It’s a fitting pitching matchup today, a pair of ace-level performers from 2009 that are finding success much tougher to come by in 2010. The similarities end there though, because Javy Vazquez did whatever he needed to do to get himself back on track (2.73 ERA in his last six appearances), but Wandy Rodriguez is still scuffling along. The only possible explanation is that he’s on my fantasy team, and I had the nerve to call it a steal when I landed him 79th overall.

Anyway, here’s this afternoon’s starting nine…

Jeter, SS
Swisher, RF
Teixeira, 1B
Cano, 2B
Posada, DH
Thames, LF
Cervelli, C
Granderson, CF
Russo, 3B

And on the mound, Javier Vazquez.

First pitch is scheduled for 1:05pm ET, and can be seen on YES. Enjoy.

Interviewing Horace Clarke

Unfairly or not Horace Clarke has an era in Yankee history named after him. It was an inglorious time in Yankee history when CBS owned the team, and the Yanks, fresh off decades of dominance, faded into irrelevance. Clarke was supposed to be a part of the new guard, but instead he became known as a player who symbolized Yankee failure. For more on Clarke’s story, check out this piece from the Daily News and this spring training before I made the team, so I knew some of the guys. To meet guys like Roger Maris, Mickey Mantle, Whitey Ford, Clete Boyer, Tony Kubek, Elston Howard, and Bobby Richardson was a treasure. It was a treasure to be among players who were winning pennants and series for years with the Yankees.

Every time someone asks the question, “What was the greatest thing that you can remember in baseball”, I always mention this. When I got called up I joined the team in Boston and then we went to Baltimore and after that back to New York. The first day I suited up and went out onto the field at Yankee Stadium before practice I looked around in awe. Then I went out to center field where the greats were with their plaques. That was one of my biggest thrills, just putting on the uniform and going out onto the field. There were other times over the years where I did something, something that stands out, but just walking out onto that field was special. I remembered that I used to listen to the radio broadcasts about the stadium and the great players that played there; it was really a thrill and a terribly nice feeling.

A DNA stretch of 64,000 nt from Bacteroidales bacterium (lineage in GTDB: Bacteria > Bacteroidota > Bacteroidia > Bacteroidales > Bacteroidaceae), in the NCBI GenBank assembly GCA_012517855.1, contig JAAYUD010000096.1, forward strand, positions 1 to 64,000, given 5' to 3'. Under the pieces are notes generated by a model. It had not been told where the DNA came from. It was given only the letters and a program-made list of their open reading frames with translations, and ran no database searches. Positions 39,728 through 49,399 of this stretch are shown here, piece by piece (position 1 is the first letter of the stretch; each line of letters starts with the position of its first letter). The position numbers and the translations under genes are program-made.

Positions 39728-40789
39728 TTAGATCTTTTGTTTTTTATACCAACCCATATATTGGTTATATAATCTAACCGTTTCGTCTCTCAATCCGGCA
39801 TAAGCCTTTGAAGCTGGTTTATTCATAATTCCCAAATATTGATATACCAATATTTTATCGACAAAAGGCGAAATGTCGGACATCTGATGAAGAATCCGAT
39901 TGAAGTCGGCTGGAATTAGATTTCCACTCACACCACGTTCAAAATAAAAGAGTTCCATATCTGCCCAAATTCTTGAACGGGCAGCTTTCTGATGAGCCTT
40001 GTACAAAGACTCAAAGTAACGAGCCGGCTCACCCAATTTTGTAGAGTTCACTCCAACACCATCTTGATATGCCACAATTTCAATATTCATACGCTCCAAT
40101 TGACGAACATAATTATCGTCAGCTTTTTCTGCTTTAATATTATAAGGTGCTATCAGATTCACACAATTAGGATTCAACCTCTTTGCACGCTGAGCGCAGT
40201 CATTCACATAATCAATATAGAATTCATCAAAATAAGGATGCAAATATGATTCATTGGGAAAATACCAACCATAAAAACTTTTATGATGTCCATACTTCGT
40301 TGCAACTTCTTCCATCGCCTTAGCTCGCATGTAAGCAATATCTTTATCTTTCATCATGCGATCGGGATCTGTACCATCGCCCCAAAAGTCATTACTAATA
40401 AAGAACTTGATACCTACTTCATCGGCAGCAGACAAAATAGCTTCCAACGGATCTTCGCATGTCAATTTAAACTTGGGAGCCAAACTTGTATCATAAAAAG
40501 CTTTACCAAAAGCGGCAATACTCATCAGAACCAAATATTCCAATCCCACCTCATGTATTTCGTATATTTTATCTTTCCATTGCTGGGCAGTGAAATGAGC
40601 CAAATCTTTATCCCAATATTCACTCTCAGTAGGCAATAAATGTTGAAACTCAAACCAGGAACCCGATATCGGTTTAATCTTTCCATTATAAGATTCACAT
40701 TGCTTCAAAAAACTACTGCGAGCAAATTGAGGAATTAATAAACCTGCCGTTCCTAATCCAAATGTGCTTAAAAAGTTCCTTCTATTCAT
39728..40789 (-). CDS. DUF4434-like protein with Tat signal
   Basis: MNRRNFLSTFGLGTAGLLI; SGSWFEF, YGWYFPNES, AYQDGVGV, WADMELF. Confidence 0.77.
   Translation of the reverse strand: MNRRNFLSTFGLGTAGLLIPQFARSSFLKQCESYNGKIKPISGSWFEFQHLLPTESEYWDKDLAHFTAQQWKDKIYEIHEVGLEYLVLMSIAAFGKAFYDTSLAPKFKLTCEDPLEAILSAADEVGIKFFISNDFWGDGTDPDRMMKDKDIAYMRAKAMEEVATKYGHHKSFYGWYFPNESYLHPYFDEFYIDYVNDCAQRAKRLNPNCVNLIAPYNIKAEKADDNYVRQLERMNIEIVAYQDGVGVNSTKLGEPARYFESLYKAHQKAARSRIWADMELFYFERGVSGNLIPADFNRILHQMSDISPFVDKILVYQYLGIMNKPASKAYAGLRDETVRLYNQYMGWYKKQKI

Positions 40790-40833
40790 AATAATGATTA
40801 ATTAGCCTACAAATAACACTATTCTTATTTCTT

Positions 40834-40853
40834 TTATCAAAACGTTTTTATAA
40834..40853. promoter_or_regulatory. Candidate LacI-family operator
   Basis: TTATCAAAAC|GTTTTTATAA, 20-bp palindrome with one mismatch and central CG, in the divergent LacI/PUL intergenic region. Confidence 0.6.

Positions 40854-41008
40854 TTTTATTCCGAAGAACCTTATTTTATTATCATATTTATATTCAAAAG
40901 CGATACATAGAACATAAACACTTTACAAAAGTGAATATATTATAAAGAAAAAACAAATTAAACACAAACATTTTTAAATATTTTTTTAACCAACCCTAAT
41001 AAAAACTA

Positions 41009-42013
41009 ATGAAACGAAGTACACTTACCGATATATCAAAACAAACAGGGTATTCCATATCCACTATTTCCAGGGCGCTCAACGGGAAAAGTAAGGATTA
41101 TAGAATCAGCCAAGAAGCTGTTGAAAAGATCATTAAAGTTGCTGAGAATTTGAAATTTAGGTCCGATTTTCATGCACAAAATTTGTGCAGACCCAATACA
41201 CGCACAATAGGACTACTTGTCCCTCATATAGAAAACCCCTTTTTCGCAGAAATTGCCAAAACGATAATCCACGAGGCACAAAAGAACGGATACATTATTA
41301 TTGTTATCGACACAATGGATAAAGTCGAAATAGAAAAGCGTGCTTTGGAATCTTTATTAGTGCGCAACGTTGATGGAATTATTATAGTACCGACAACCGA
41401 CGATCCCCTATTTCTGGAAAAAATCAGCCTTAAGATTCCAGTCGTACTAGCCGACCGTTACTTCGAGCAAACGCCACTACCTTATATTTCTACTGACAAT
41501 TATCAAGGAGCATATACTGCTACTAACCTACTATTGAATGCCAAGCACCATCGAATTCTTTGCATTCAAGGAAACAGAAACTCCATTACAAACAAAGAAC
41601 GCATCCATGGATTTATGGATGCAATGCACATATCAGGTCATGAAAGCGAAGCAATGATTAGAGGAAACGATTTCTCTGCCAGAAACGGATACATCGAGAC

During you first couple of years with the Yankees was there a sense among the players that the dynasty was over or that the team was in trouble?

There was not a sense of that but with all the big guys who were great players and were successful in New York leaving the game we realized that most of us were there to replace them. As a matter of fact it was because Richardson told the Yankees that he would retire in a couple of years when I was down in Richmond (AAA) that I got recalled. I was a shortstop all of my minor league career and they told me they were going to convert me to a second baseman. I didn’t know at that time that Richardson had warned them about getting out of the game. It was timely that he was leaving and I got to come to the big leagues and see him play along with Kubek and Boyer and see the way that they played. It was very impressive because I never saw some those plays made in the minor leagues.

Crosetti was their old third baseman and he was a coach there for 15-20 years after he retired, he was a fixture. I always sat by him when he was on the bench between innings and he would say certain things to me about playing the infield. I took so many ground balls in practice that I had a coach in Puerto Rico say to me that I was going to give him blisters on his hands. I was always a work horse when it came to bettering myself.

Mel Stottlemyre, Roy White, and yourself came along during a downturn in the organization. Your career story is similar to Mattingly’s in that you played between the dynasties. Do you feel any frustration about that?

Well sure, it’s a disappointment but the reality is we had talent that would get better with experience but there are not too many guys that are going to come up and replace Mantle, Maris, Rizzuto, Richardson, Boyer, Ford. Not too many players could replace those guys (Laughs). We had catchers on the team during my tenure there but the one guy who came up that everybody knew once he started playing was going to be a first-class catcher was Thurman Munson. So, players like that don’t come about everyday. I didn’t play on a championship team or a pennant winning team but in 1970 we were the second winningest team in baseball. We won 93 games and the Orioles won 108. We got a $600.00 check for coming in second place and home we went (Laughs). I didn’t have an opportunity to be in the wild-card like they have now, that might have made a difference. You know how many teams have been the wild card and have become champions? Maybe four or five. I was so happy that they went to the World Series in 1976 and then again in ’77 and ’78. I left five or six guys who were able to win a championship. They won after that long stretch of not being in a series.